Wood decks are a beautiful addition to any home, but just like any natural material, they can take a beating from the weather and regular wear and tear.
Hire a deck professional.
While cleaning and treating a deck yourself is an option, we recommend hiring an expert.
Even if the deck is structurally intact, wood deck restoration or replacement is a big project that can take a long time for the average homeowner to accomplish.
Not only can a professional recommend the best solutions for your deck, but they can get it done quickly and safely.
Most decks require regular cleaning and maintenance, and we recommend doing so at least once a year.
Whether your wood deck needs a quick cleaning or total restoration, our guide will help you get started on your way to a younger-looking, longer-lasting deck.
Find out more: Demo 1-2-3: How to Remove a Deck
Scrape the deck.
Scrape down damaged areas to bare wood, removing any loose paint or opaque stain with a paint scraper.
Sand each area to feather the edges of remaining finish material down to bare wood.
Next, use a brush with very stiff bristles to remove flaking paint remnants, stain, dirt, etc.
*If your deck is cedar or redwood, don't use a metal bristle brush because it may mar the soft wood.
Clean the deck.
Apply a deck brightening/refinishing product to wood surfaces.
Mix the product according to manufacturer's directions.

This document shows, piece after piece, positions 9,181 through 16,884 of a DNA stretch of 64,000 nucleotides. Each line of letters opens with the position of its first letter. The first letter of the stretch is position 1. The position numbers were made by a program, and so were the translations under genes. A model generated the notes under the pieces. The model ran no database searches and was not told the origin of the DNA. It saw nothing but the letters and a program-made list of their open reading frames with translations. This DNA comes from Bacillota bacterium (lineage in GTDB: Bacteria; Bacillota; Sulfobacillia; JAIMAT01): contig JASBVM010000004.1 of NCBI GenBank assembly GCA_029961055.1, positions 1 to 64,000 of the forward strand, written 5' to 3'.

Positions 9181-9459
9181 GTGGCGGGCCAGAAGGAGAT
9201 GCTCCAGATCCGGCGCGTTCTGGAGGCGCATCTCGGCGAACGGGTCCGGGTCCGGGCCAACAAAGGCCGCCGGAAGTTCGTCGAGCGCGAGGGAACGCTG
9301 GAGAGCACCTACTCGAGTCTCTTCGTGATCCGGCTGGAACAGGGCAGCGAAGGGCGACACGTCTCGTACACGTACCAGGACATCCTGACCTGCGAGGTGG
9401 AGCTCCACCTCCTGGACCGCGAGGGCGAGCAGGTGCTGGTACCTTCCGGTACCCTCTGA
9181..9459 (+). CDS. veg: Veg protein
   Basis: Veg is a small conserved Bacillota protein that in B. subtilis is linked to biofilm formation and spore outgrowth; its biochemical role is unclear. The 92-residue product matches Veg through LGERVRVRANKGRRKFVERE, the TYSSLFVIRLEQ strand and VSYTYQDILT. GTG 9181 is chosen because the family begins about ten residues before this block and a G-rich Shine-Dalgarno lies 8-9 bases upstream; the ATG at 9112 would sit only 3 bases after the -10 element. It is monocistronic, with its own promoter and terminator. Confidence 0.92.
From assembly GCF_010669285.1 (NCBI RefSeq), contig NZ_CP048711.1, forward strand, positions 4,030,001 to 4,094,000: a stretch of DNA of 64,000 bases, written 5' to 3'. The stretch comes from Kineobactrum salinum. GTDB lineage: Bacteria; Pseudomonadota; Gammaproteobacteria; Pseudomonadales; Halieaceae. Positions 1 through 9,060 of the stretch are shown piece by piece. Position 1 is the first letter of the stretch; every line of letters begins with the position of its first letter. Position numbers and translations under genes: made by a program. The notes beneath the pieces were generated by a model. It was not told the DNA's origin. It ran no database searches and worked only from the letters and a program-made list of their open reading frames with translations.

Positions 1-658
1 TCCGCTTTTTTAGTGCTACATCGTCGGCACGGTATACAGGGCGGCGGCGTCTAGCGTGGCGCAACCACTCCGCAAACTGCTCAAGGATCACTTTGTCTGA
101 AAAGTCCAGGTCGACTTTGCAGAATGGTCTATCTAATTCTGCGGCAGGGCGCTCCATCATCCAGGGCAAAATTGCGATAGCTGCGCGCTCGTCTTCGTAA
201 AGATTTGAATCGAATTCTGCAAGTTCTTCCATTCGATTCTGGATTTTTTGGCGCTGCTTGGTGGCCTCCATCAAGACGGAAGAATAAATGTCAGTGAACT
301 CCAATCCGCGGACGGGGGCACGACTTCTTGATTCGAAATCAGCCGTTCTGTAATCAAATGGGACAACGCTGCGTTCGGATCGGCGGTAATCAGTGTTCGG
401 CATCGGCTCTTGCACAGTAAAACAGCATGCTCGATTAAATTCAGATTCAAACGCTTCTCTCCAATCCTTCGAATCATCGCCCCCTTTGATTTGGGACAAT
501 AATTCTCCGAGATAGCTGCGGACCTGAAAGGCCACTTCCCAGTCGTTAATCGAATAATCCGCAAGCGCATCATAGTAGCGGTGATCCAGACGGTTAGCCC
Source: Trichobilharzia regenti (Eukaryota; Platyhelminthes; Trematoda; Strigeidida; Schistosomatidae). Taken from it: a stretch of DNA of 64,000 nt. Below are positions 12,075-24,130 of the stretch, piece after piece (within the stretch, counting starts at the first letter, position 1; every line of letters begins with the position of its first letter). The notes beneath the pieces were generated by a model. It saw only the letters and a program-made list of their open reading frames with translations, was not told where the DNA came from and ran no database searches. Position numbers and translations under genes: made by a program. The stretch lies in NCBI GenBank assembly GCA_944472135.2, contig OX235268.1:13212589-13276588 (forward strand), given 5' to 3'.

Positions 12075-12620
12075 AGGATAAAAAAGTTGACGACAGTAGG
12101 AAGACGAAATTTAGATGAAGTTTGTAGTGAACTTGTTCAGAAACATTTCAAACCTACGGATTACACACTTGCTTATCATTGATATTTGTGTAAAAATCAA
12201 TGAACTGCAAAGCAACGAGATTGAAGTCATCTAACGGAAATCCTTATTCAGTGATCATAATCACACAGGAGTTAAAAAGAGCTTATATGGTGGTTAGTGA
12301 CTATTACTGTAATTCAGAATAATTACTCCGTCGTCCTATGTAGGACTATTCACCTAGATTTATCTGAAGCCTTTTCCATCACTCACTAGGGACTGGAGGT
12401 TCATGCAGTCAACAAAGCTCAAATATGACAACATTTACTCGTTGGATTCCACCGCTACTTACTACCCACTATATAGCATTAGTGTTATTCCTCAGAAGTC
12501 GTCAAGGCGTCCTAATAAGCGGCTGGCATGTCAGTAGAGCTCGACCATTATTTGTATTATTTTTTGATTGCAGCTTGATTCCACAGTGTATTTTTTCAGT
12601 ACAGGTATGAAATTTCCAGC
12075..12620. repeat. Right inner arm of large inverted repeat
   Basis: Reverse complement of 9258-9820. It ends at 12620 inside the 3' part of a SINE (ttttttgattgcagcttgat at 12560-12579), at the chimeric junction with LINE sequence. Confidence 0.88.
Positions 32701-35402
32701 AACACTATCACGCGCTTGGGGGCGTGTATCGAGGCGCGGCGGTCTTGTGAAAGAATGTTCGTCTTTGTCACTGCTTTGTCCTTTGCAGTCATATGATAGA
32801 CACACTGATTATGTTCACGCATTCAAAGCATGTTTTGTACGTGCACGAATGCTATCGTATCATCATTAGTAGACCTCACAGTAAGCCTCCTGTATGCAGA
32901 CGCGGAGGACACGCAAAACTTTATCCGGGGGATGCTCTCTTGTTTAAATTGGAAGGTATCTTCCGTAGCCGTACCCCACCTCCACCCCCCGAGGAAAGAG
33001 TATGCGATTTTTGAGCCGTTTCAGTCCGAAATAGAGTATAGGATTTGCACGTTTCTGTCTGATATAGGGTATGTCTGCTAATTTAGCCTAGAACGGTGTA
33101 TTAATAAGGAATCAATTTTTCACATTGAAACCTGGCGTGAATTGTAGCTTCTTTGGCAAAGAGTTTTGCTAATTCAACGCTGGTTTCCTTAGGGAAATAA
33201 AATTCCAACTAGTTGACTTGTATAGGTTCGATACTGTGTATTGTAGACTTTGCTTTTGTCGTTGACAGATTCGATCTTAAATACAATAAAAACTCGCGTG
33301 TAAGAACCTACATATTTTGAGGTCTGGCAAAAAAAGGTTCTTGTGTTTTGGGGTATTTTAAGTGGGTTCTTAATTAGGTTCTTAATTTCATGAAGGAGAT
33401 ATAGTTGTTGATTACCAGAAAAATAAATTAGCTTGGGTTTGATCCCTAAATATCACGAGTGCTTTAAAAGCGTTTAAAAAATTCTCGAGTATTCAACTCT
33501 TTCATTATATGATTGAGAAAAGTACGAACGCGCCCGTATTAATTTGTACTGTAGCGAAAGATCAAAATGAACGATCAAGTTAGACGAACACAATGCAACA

Work the brightener into the wood with a stiff bristle brush. Use an extension handle on the brush if necessary.
Next, power wash the deck on a low setting using a fan spray nozzle to wash away the brightener solution and any remaining residue.
Give the deck the chance to dry thoroughly before moving on to the next step.
Seal the deck.
If the deck hasn’t been sealed in a while and moisture no longer beads up on the surface, you will want to reapply a deck sealer.
Consult a paint supplier or an expert at your local home improvement store to choose a finish that is best for your wood deck.
It should contain either oil or paraffin to prevent moisture from seeping into the wood and UV blockers if you want to prevent the wood from fading in the sun.
If your area falls victim to wood-eating bugs, choose a deck finish that contains an insecticide, too.
There are several options to choose from, like clear sealants, semi-transparent stains, opaque stains, and paint.
Generally speaking, finishes that soak into the wood offer the best protection. Those that simply coat the surface show wear and tear more quickly and are more prone to peeling.
Leave it to the pros.
Wood deck restoration requires all of the standard carpentry tools, like a circular saw, screw gun, large level, and carpenter’s square, plus tools for the demo work, like a sledgehammer or pry bar(s). A power miter saw is almost mandatory for clean, accurate cuts on railing parts.
Not to mention the time and knowledge it takes to do the work properly—leave the wood deck restoration to the experts.